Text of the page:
Race based slavery in North America had its origins in seventeenth-century Virginia. Initially, the position of the African worker was similar to that of the indentured servants from England. During the early to mid-seventeenth century, both African and English indentured servants served for a period of years and received the protections to which a servant was entitled. However, during the 1640s there appeared examples of Africans also being held as slaves. Thus, during the seventeenth century there existed a dual system of servitude or bondage for the African worker. One basis for this duality was the common law practice that mandated that Christians could not hold fellow Christians as slaves.
This dual system existed until the 1660s when the Virginia General Assembly, the legislative and highest judicial body in the colony, began to enact legislation that made it more difficult for Africans to assert claims that they were servants and not slaves. While the legal status of the black worker declined, that of white servants was elevated. White servants were granted protections under the laws as African servants and enslaved persons were denied those same accommodations. By 1705, the institution that became a codified system of slavery had been fully adopted in Virginia, and Africans had been reduced to property.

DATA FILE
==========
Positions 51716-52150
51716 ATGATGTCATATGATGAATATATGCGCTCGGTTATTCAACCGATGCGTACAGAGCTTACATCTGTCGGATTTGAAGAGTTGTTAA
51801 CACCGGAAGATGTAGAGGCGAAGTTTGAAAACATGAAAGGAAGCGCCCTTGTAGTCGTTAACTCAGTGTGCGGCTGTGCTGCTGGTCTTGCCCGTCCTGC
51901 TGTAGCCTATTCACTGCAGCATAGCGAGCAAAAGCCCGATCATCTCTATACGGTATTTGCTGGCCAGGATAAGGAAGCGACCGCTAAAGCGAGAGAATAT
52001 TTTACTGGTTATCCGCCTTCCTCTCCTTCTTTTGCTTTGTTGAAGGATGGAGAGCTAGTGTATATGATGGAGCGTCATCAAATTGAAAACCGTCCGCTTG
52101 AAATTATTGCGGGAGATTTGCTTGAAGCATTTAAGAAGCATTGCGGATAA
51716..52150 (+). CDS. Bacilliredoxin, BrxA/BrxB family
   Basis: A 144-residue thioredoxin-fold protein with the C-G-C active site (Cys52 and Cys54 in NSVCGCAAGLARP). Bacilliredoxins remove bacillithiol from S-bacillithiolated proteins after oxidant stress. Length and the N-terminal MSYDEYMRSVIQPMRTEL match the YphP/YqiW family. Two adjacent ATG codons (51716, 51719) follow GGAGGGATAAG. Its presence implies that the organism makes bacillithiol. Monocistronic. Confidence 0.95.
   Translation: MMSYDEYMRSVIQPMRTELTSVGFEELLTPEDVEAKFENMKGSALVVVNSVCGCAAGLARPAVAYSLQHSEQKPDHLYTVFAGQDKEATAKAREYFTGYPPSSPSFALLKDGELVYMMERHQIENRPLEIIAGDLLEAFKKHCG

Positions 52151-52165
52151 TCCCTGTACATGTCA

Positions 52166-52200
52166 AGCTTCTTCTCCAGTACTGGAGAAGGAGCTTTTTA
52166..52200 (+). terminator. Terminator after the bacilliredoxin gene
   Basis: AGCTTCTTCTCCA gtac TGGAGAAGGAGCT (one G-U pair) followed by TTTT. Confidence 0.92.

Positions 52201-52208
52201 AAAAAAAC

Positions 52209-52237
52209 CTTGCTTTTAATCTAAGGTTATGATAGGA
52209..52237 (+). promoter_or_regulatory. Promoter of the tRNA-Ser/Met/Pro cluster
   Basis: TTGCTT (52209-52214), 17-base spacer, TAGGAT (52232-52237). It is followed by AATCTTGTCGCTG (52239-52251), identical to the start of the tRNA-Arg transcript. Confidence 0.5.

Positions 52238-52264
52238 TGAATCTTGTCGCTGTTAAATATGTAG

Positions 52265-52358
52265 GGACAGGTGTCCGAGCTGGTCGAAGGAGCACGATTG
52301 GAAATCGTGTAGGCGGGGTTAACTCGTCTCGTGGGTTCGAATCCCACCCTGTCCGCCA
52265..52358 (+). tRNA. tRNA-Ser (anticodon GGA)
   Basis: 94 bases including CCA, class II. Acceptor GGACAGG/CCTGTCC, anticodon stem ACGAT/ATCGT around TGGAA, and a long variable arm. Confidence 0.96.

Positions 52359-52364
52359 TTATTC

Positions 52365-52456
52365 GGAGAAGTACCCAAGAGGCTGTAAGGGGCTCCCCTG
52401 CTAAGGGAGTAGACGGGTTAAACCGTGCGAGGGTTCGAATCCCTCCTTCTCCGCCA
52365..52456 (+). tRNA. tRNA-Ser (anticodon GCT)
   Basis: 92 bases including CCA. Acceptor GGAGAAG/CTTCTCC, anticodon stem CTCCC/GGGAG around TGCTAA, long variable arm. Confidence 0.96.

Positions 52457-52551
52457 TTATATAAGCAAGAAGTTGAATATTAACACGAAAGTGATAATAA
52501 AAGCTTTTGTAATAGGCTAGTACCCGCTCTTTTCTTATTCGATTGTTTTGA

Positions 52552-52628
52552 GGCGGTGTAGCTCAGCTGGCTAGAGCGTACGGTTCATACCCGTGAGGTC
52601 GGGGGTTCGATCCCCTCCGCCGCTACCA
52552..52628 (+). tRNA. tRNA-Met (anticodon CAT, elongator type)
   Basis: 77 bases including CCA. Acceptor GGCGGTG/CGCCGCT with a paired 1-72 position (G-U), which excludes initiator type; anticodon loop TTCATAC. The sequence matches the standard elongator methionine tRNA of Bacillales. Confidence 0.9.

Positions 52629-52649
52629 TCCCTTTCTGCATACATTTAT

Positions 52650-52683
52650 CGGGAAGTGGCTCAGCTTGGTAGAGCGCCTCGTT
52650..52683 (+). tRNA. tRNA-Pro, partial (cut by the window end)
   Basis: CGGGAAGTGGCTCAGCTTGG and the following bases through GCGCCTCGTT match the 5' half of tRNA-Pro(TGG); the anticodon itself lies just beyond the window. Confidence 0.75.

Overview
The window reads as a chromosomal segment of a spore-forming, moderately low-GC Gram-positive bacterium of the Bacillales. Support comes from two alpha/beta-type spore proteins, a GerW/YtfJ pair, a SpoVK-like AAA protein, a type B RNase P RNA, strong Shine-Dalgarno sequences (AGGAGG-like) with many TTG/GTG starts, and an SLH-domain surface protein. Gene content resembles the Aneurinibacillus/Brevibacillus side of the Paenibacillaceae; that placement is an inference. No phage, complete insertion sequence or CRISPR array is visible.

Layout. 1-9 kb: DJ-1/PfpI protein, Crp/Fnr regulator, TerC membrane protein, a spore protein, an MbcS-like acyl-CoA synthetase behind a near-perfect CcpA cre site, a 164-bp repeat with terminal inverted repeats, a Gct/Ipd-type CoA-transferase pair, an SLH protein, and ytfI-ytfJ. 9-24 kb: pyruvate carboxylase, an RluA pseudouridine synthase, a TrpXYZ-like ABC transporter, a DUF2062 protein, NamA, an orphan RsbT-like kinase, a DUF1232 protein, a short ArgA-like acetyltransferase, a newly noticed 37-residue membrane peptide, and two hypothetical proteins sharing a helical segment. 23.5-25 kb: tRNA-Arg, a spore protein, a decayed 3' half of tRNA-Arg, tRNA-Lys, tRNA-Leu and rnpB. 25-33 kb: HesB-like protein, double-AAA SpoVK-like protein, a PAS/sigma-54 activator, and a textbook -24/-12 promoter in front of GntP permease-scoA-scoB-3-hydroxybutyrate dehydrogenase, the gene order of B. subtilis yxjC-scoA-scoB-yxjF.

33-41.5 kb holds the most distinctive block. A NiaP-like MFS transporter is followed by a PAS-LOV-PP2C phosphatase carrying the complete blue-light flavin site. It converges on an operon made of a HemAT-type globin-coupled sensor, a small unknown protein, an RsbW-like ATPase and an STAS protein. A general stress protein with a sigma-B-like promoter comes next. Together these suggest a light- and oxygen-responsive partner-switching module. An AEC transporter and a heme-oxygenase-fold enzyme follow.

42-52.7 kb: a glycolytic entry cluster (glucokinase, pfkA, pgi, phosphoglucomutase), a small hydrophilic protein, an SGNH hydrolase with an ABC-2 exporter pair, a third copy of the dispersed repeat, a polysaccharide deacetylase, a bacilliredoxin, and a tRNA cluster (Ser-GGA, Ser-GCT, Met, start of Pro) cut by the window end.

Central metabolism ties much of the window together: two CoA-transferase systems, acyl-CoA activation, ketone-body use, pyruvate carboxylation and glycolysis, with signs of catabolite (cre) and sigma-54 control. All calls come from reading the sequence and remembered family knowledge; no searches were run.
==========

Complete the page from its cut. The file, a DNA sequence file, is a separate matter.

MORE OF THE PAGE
This article will explore the historical and legal status of the Africans in the Virginia Colony from 1619-1705. Part II will examine the status of African workers during the early years from 1619-1640. Part III will examine the transitional years from 1640-1660. Part IV explores the movement towards a fully formed slave institution. Part V discusses the final stage of the enslavement of Africans: the elimination of the servant status found in the early periods.
Randolph M. McLaughlin, The Birth of a Nation: A Study of Slavery in Seventeenth-Century Virginia, 16 Hastings Race & Poverty L.J. 1 (2019), https://digitalcommons.pace.edu/lawfaculty/1114/.